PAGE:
For a cup straight out of the history books, look no further than the local roastery, Maldive. This corner shop has filled the streets with the aroma of roasted coffee since 1984, and its little Fuji roaster shows no sign of stopping.
Owner Toru Oikawa first discovered coffee as a boy and was enchanted by the kissaten, tearooms that also offer a curious but comforting mix of coffee, cigarettes, and curry. As he grew to understand the process better, he realized the importance of roasting, and wanted to make coffee an everyday part of neighborhood life.
Maldive is popular for a unique cafe au lait jelly: a combination of milk, coffee jelly, and cold-brew coffee (with cold-brew ice cubes!) that is a flavor experience all its own.
Bear Pond Espresso
Bear Pond Espresso is the most famous coffee shop in Shimokitazawa, if not Japan, though you’d never know it by simply stumbling across it. The mostly undecorated exterior opens into a room of simple wooden benches on a worn wooden floor, on which there sits a small counter and an espresso machine.
It’s behind this espresso machine that Katsuyuki “Katsu” Tanaka—of A Film About Coffee fame—makes the Angel Stain: a one-of-a-kind espresso that expresses not just Katsu’s love for the brew, but also his philosophy as it relates to life, freedom, and his “coffee people have to be sexy” way.
Simply put, you won’t find another place quite like it anywhere else in the neighborhood.
Yanaka Coffee‘s Shimokitazawa branch is also a hub for the community, with one intriguing difference—it links people together with a play on the suspended coffee idea. At Yanaka, when you earn enough stamps on your coffee card, you can gift a cup of coffee to anyone you like…as long as it isn’t yourself.
In the file of collected coffee cards and thank-you notes, you’ll find messages from cat lovers to cat lovers, from old hands to the newly moved-in, and from newlyweds to anyone and everyone—it’s a heart-warming display of the connection that exists in the cups of coffee and the kindness of the local community.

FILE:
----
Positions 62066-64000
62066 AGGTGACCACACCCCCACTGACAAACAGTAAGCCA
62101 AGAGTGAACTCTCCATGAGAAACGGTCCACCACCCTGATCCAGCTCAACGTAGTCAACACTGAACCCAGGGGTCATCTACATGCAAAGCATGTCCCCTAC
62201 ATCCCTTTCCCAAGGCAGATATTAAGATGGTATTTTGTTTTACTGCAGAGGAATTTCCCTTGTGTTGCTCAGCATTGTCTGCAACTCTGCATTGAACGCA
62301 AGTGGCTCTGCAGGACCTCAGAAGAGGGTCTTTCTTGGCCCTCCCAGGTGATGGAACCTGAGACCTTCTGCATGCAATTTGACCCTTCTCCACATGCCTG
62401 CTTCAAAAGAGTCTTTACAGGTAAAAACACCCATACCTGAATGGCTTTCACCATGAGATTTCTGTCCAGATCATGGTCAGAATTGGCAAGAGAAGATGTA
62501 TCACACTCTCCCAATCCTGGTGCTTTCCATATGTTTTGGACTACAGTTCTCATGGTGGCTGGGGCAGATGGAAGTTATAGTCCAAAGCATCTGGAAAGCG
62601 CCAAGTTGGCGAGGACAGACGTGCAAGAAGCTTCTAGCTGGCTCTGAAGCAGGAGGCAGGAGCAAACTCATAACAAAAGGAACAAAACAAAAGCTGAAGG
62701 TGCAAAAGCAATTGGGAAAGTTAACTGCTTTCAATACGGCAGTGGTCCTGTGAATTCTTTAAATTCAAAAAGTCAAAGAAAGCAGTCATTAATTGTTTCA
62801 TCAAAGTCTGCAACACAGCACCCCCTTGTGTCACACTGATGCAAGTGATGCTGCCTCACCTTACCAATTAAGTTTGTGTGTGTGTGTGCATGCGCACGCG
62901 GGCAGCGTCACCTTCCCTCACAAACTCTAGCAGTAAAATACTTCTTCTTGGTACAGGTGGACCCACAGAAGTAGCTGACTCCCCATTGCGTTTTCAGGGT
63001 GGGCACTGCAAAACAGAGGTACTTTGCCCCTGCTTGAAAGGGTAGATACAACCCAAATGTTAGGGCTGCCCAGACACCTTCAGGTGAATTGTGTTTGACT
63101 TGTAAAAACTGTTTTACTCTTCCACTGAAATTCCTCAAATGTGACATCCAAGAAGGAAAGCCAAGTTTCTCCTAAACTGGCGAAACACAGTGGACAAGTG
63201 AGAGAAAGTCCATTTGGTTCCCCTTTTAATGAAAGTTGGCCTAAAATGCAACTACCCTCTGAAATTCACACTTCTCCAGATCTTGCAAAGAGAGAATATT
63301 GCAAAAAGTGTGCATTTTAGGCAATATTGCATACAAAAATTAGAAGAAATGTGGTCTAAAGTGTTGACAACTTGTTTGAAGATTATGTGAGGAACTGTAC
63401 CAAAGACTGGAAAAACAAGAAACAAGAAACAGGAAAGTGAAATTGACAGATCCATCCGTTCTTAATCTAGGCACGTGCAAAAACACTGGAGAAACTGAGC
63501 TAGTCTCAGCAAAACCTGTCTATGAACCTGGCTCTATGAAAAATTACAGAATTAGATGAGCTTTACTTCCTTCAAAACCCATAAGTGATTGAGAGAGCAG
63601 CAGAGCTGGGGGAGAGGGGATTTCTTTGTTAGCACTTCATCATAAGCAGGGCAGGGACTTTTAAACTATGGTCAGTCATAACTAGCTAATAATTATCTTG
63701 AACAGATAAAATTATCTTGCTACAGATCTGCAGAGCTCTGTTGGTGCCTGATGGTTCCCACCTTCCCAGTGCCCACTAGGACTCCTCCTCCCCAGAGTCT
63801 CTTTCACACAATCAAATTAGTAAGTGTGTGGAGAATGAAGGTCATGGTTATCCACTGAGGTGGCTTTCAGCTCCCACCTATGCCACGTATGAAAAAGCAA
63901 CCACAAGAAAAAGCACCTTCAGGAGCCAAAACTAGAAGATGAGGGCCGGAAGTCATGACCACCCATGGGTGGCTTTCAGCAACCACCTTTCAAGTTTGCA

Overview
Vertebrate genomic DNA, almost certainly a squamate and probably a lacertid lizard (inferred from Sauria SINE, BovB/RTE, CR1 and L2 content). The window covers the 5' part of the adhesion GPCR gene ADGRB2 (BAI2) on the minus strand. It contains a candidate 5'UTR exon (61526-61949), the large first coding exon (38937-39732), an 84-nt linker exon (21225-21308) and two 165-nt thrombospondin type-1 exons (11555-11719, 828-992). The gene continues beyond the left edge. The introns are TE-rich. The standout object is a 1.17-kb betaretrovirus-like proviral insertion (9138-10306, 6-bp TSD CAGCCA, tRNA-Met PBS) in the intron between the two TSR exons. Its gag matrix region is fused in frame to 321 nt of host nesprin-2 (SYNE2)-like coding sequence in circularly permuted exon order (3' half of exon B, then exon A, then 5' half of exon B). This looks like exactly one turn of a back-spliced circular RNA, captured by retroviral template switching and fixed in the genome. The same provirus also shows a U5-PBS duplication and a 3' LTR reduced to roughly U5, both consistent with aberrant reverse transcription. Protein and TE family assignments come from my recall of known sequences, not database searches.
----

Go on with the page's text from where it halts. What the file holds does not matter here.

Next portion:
Brown’s Books & Cafe
Open only on weekends, Brown’s Books & Cafe is perhaps the best place in the neighborhood to disappear into a world of books and coffee.
The staff here is polite, attentive, and practically invisible—they take orders quietly, deliver conscientiously, and once you’re set, they disappear. You’re left alone with book-filled walls—the message perhaps being that the company you’re looking for will be found in the pages somewhere.
The music at Brown’s is an assortment of artists and genres—violin-led jazz blends into acoustic-guitar variations on Satie, followed by smooth bossa nova. It’s creative without being intrusive, and is conducive to working, reading, relaxing, or just zoning out.
Brown’s Books and Cafe is a tranquil pocket of creativity in a town that seems to get a little louder every day.
Translated as “trial balloon” or “celestial observation,” the Ballon D’Essai experience takes specialty coffee, classy machinery, and high-quality water and milk and puts them in the hands of talented baristas to present an expression of art and personality. The resulting lattes provide a chance to remember the little things in life—that happiness and art can emerge anywhere if you just get a little creative.
Ballon D’Essai offers a pleasant surprise with your pick-me-up—it’s like stumbling across a 500 yen coin on a walk through the park. You never know what you’ll find etched onto the surface of your coffee, but you can rest assured it will always add a little light to your day.